An aerogel generally is defined as a gel with a gas, preferably air, as a dispersing agent. Aerogels generally are produced by drying a suitable gel. The term “gel” refers to a coherent, rigid, continuous three-dimensional network of colloidal particles. Gels are produced by the aggregation of colloidal particles (typically under acidic conditions when neutralizing salts are absent) to form a three dimensional gel microstructure. When a gel is dried (liquid removed from the pores) by means in which the coherent gel microstructure is preserved, such as by supercritical drying, a low density “aerogel” is formed.
Aerogels basically are selected from the group consisting of inorganic and organic aerogels. Organic aerogels are derived from widely diverse starting materials, e.g. melamine formaldehyde. W. Pekala, J. Mater, Sci. 1989, 24, 3221, incorporated herein by reference. Preferred aerogels are inorganic aerogels.
Exemplary inorganic aerogels are described in S. S. Kistler, Nature 1931, 127,741, incorporated herein by reference. These first aerogels were produced from water glass and an acid as the starting materials. In that case, the water was exchanged for an organic solvent in the wet gels obtained and this lyogel was then super-critically dried. In this way, hydrophilic aerogels were obtained, as disclosed for example in U.S. Pat. No. 2,093,454, incorporated herein by reference.
The colloidal component of inorganic aerogels generally comprises an element selected from the group consisting of silicon, aluminum, titanium, zirconium, tin, lithium, cerium, vanadium, and mixtures thereof. Methods for producing inorganic aerogels are described in H. D. Gesser, P. C. Goswarni, Chem Rev. 1989, 89, 765 et seq., incorporated herein by reference.
Preferred aerogels comprise silicon, most preferably silicon oxide. Silica aerogels have highly desirable properties such as, for example, optical transparency, extremely low density, and very low thermal conductivity. The size of the aerogel particles is not critical, and can range from about less than 1 μm to about 200 μm, preferably from about 1 μm to about 44 μm. Preferably, the aerogels have a particle size distribution effective to promote bridging and filter cake development, where needed. If the system is underbalanced, a filter cake is not required. However, where a system is near balanced or overbalanced, the filter cake will be required, and the particle size of the aerogel preferably is from about 1 to about 200 μm.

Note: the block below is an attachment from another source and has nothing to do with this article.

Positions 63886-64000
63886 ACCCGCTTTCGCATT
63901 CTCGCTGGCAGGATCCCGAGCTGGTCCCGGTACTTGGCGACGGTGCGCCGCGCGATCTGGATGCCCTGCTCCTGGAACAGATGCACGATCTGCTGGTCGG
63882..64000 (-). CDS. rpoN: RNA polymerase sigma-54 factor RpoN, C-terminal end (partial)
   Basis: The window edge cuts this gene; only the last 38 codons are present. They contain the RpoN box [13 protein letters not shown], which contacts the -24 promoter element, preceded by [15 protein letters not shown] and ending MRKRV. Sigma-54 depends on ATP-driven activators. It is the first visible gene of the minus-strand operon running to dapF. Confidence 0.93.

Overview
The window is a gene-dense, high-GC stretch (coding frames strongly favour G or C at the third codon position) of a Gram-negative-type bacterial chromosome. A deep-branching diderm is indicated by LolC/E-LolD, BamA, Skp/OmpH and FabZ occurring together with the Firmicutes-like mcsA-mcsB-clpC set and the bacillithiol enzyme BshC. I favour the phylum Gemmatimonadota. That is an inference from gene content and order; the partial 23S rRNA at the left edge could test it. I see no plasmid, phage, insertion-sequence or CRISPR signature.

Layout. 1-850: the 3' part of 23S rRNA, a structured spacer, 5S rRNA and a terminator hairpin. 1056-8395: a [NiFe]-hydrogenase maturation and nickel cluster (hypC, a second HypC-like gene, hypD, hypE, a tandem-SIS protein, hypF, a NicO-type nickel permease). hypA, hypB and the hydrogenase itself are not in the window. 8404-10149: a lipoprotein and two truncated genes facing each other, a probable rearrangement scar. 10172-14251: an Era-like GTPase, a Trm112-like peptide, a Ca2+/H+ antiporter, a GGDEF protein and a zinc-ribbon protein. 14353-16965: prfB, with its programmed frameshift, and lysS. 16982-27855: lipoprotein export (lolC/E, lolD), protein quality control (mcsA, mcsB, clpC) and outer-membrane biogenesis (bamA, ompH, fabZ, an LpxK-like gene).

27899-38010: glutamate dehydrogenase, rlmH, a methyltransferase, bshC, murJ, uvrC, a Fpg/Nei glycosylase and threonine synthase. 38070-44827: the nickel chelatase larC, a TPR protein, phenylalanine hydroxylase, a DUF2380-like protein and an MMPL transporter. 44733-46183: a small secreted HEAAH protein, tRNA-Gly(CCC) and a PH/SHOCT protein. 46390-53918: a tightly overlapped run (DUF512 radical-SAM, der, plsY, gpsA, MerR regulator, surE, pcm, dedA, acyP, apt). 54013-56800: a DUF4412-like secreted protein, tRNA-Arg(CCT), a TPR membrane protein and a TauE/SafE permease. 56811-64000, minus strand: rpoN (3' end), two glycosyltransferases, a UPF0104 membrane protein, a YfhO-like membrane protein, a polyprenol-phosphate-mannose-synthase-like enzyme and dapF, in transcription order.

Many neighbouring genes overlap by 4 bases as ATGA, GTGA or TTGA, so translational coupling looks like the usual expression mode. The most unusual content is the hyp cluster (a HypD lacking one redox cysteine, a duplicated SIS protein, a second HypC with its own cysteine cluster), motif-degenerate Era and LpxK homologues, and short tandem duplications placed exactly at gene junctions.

The silica aerogel particles can have any density less than the density of the particular system fluid. For most system fluids, suitable densities for the aerogel are about 0.2 g/cm3 or less, 0.35 g/cm3 or less, more preferably from about 0.1 to about 0.35 g/cm3. The aerogels comprise at least about 90% gas, preferably from about 95.0% to about 99.0% gas, retained in the bubble matrix. The bubble matrix results in a substantial total surface area, typically about 200 m2/g or more. Preferably, the internal surface area is about 600 m2/g or more, more preferably about 700 m2/g. or more. The surface area is calculated based on the amount of nitrogen adsorbed at five different relative pressures over the range 0.05 to 0.25 according to the Brunauer-Emmett-Teller (BET) model, which is referenced in Gregg, S. J. and Sing, K. S. W, “Adsorption, Surface Area and Porosity,” p. 285, Academic Press, New York (1991), incorporated herein by reference.